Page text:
Also… we have an espresso machine. I’ll just let that one sink in for a minute. ESPRESSO MACHINE.
I have my OWN OFFICE with a view!
I was actually shocked when I arrived on my first day, and I was shown my own private office… and it’s PURPLE. My office has a large window that overlooks the city, and I’ve decorated it to feel a little more like home. Yes… that is grumpy cat. My students love him.
I actually have friends
I’ve quickly become friends with both my Chinese and Western co-workers. Thankfully, I live in the same apartment complex as three guys from the office, who I often spend time with on the weekends. I also really like my Chinese co-workers, and I have lunch with them every day. One co-worker and I are headed to a “Vintage Festival” in Western Beijing tomorrow!
I LOVE my apartment
I have a beautiful studio apartment with a large window that lets in tons of light. I’m also obsessed with my super comfortable, big blue couch. My apartment is walking distance from work and the subway, which is really nice, and it’s surrounded by restaurants and cute coffee shops.
Beijing has gotten WAY MORE EXPENSIVE
Beijing has taken gentrification to the extreme in the last 3 years. All those cheap dumpling shops where I could get dinner for $1 USD have been replaced by bubble tea chains where you can spend $2 USD for a tea fix. Seriously? Also, the subway is no longer less than $.50 everywhere you want to go, and the bus has doubled in price as well.
Compared to Ningbo, Beijing is ridiculously expensive. I find myself cringing ever time I spend 20 kuai ($3 USD) on a bowl of noodles for lunch when I could have bought them for half the price in Ningbo. Why, Beijing, why?!
The Beijing Housing Bubble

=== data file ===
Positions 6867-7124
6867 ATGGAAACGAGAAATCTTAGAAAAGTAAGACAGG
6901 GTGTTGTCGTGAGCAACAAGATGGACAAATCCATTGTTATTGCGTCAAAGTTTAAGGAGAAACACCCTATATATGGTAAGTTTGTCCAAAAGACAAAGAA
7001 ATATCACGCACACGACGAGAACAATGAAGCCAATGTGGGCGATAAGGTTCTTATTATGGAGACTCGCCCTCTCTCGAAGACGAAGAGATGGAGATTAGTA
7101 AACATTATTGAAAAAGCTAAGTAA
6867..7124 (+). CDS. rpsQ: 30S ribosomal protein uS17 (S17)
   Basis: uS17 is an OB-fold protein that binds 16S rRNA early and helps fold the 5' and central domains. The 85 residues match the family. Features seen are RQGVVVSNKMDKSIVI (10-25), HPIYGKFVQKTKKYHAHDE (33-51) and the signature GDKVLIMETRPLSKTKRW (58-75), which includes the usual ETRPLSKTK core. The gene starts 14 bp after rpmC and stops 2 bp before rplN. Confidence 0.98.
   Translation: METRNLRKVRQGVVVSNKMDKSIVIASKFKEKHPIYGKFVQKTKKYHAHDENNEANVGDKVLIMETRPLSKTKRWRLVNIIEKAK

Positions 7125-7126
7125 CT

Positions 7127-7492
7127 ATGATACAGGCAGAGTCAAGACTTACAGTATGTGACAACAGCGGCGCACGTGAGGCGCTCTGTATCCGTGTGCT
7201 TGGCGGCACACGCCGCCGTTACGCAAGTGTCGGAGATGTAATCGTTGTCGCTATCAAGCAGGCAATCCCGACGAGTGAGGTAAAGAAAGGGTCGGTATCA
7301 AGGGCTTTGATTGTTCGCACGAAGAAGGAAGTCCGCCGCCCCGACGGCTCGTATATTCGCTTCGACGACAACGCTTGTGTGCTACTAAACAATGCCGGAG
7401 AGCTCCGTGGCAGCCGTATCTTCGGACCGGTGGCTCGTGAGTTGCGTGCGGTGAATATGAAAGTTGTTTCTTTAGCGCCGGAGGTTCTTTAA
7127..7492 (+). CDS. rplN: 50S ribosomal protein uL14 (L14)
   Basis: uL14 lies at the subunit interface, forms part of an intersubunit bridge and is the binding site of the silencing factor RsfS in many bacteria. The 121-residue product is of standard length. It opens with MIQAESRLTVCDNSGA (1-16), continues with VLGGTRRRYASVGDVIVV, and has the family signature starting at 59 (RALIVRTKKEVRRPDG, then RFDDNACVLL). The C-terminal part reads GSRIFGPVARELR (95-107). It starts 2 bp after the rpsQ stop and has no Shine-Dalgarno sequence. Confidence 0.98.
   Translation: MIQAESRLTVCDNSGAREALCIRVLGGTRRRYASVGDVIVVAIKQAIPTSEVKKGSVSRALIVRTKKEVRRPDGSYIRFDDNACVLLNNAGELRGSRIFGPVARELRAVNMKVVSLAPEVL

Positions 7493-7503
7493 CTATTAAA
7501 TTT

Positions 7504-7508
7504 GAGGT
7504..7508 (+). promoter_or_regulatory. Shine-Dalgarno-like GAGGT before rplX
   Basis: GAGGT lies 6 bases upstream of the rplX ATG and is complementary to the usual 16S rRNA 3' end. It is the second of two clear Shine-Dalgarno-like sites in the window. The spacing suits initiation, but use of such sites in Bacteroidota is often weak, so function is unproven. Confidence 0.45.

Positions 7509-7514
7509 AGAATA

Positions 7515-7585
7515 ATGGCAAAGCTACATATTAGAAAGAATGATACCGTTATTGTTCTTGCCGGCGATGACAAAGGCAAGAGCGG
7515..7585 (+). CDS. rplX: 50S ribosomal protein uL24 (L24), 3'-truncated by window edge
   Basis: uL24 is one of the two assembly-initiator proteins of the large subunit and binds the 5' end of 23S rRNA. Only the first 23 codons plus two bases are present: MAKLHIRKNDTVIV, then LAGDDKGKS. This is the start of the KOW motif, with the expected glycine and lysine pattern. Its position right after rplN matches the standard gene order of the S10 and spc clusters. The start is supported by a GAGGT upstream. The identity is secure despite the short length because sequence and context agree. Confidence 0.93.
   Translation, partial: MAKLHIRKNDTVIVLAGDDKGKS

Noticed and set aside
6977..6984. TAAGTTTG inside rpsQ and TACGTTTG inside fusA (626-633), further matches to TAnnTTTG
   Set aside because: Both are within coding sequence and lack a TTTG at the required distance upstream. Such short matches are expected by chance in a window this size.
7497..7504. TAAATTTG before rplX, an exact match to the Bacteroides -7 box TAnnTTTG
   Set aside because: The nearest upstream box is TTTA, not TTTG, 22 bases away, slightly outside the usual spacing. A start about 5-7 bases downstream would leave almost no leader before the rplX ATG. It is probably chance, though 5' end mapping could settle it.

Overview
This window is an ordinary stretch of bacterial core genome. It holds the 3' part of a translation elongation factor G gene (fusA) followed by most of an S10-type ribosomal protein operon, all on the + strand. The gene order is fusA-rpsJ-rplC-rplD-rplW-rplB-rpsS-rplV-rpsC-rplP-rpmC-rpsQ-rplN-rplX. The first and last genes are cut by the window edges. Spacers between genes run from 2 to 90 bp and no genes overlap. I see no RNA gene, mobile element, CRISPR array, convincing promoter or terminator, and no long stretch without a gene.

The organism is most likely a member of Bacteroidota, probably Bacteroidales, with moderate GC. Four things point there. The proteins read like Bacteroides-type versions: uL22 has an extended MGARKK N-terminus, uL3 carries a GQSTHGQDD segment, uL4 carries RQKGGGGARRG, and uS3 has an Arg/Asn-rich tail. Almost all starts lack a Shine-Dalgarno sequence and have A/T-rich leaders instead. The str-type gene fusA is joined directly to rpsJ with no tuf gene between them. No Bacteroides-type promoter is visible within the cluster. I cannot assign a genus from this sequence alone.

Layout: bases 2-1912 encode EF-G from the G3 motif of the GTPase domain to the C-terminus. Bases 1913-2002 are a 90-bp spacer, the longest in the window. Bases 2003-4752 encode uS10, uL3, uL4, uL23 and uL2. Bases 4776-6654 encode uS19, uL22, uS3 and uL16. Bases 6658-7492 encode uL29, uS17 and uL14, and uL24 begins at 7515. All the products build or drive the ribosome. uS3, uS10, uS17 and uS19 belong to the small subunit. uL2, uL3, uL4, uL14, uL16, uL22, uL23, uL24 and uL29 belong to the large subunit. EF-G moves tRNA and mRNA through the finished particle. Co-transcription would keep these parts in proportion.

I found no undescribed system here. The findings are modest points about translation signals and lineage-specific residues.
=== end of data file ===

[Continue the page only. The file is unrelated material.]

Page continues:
Last month I talked about my panic attack when I discovered I needed to pay over $1,000 USD for an apartment deposit on arriving in Beijing. Well… that was just the tip of the iceberg.
My office has given me a 6,000 kuai/month ($950 USD) housing stipend, which I assumed would be more than enough in Beijing. Well… I thought wrong. They didn’t even show me any apartments under 6,000! The cheapest place they showed me was 6,500 and it was dark, covered in trash, and infested with bugs. Where am I? NYC??!
The real estate agent basically only showed me apartments in the building I’m living in now, where the try to stick all the foreigners. There’s a reason why there’s four of us in this one building… I even tried to have them show me apartments in the Wudaokou neighborhood because it’s a bit cheaper, but they only showed me one place and it was 7,000 without furniture!
I ended up getting a really cute place for 7,000 ($1,100) a month, but I still think the price is ridiculous, especially considering I’m not even downtown! It wasn’t until about a week ago that I learned of all the really awesome neighborhoods I could live in with much cheaper rent. For example, one of my co-workers lives in Gulou, one of the coolest neighborhoods in Beijing, and her rent is 7,000 for a two-bedroom apartment she shares with her boyfriend. She said for 6,000 I could easily get a beautiful one-bedroom loft with free internet and a maid. Seriously?! The commute is only about 20 minutes by subway (30 minutes door to door).